FCC Has Repealed Net Neutrality Rules, But Congress Can Reverse The Decision

Rally organizers carry away props following a protest outside the Federal Communication Commission building in Washington D.C. against the end of net neutrality rules on Dec. 14 2017

Net neutrality is now a thing of the past.

E-commerce start-ups have feared that they could end up on the losing end of paid prioritization, with their websites and services loading more slowly than those run by internet behemoths. Even if the bill passes the House of Representatives, it heads to the White House where chances are almost impossible that President Trump signs the resolution eliminating the first major act of deregulation of his administration.

As the FCC's rollback of net neutrality protections officially took effect on Monday, a broad coalition of free press and digital rights campaigners vowed to maintain pressure on members of Congress to either restore the federal rules "or prepare to face our wrath" in the November midterm elections.

While the now-defunct net neutrality rules didn't specifically address interchange disputes, they did give the FCC broad latitude to oversee the "general conduct" of broadband providers to determine if the companies were being anticompetitive or interfering with customers' ability to access internet sites and services. Some states are creating their own net neutrality rules, but are barred by the FCC from implementing them. Under the new guidelines, ISPs can block, throttle, or prioritize internet content as much as they like, as long as they clearly disclose to customers that that's what they're doing. Opponents of the net neutrality law - including big broadband providers like Verizon, AT&T and Comcast - argued that getting rid of net neutrality would lead to new investment and a more open and competitive internet. Those on the political left (and about 83 percent of Americans) feel that net neutrality regulations were important for personal freedom and made for a more fair marketplace.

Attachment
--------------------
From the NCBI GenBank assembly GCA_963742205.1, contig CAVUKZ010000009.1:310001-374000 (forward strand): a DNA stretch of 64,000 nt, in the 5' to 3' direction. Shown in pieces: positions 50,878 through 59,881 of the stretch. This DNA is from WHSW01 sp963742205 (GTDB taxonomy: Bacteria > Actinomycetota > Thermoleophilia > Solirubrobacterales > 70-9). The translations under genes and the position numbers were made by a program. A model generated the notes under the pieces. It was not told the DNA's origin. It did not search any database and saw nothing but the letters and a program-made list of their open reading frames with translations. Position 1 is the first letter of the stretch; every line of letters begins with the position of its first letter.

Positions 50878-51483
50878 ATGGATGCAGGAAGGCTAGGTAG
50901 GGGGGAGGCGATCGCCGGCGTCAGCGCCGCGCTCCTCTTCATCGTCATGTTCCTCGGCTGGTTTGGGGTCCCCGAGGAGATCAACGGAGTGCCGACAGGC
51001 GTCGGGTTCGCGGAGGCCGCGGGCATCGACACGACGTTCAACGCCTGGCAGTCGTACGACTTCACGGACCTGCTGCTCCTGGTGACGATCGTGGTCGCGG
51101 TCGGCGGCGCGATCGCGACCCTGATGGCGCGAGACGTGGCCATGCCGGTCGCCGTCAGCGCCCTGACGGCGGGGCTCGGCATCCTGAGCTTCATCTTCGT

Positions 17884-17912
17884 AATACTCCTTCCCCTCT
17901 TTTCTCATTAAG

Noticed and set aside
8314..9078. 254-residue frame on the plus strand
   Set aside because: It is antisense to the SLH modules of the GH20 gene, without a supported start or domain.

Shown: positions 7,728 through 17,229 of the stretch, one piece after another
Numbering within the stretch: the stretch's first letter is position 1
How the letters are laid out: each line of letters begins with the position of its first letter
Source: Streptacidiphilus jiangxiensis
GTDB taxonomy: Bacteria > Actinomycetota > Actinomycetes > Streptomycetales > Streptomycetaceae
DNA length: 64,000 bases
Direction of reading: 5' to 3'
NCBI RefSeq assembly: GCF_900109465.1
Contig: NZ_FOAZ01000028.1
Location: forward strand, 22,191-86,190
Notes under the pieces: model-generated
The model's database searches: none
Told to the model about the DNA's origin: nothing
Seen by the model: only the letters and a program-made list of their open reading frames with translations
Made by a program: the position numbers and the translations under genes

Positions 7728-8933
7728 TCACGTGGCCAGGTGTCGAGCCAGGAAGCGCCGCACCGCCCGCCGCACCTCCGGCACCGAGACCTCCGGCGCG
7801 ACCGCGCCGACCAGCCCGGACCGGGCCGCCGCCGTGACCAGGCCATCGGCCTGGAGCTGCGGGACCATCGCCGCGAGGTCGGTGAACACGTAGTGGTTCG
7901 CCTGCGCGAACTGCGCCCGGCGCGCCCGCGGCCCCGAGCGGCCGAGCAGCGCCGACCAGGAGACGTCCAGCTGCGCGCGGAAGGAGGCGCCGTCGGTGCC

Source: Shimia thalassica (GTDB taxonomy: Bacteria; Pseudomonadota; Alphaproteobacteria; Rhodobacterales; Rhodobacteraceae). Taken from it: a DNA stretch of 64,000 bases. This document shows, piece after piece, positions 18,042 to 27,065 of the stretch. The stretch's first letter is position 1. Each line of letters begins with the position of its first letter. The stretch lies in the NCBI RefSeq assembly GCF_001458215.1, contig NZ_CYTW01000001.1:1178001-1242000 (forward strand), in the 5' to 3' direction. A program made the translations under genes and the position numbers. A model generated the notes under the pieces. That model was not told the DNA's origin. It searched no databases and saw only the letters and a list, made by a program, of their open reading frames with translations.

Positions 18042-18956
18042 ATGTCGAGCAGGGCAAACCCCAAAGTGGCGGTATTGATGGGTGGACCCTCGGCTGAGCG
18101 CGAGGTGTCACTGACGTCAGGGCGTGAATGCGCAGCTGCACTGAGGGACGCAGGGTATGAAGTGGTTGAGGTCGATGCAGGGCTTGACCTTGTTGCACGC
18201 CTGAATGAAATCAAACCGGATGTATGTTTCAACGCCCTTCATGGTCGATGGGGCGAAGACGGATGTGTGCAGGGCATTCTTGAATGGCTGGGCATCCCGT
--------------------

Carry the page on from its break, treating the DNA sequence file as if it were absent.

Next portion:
The governors of New York, New Jersey, and Montana, for example, have each signed executive orders requiring broadband providers with state contracts to be net neutral. Net neutrality is dead.

The now-defunct rules required companies that provided internet service to consumers to abide by a series of rules that prevented them from blocking lawful websites, manipulating internet speeds or striking deals with companies like Google and Facebook for so-called "internet fast lanes".

The FCC changes were passed last December, shepherded by Trump-appointed FCC Chairman Ajit Pai, who says the new lighter-touch rules are more market-friendly than the "utility-style regulation" in the Obama-era.

"The internet should be an open platform where you are free to go where you want, and say and do what you want, without having to ask anyone's permission", Pai said. They will have the right to discriminate and favor the Internet traffic of those companies with whom they have pay-for-play arrangements and the right to consign all others to a slow and bumpy road.

Senate Democrats had urged the House of Representatives to vote to reverse the FCC decision before Monday, and still hold out hope of a vote later this year. Several states including NY and Washington, have passed regulations that impose net neutrality on a local level.

Related news: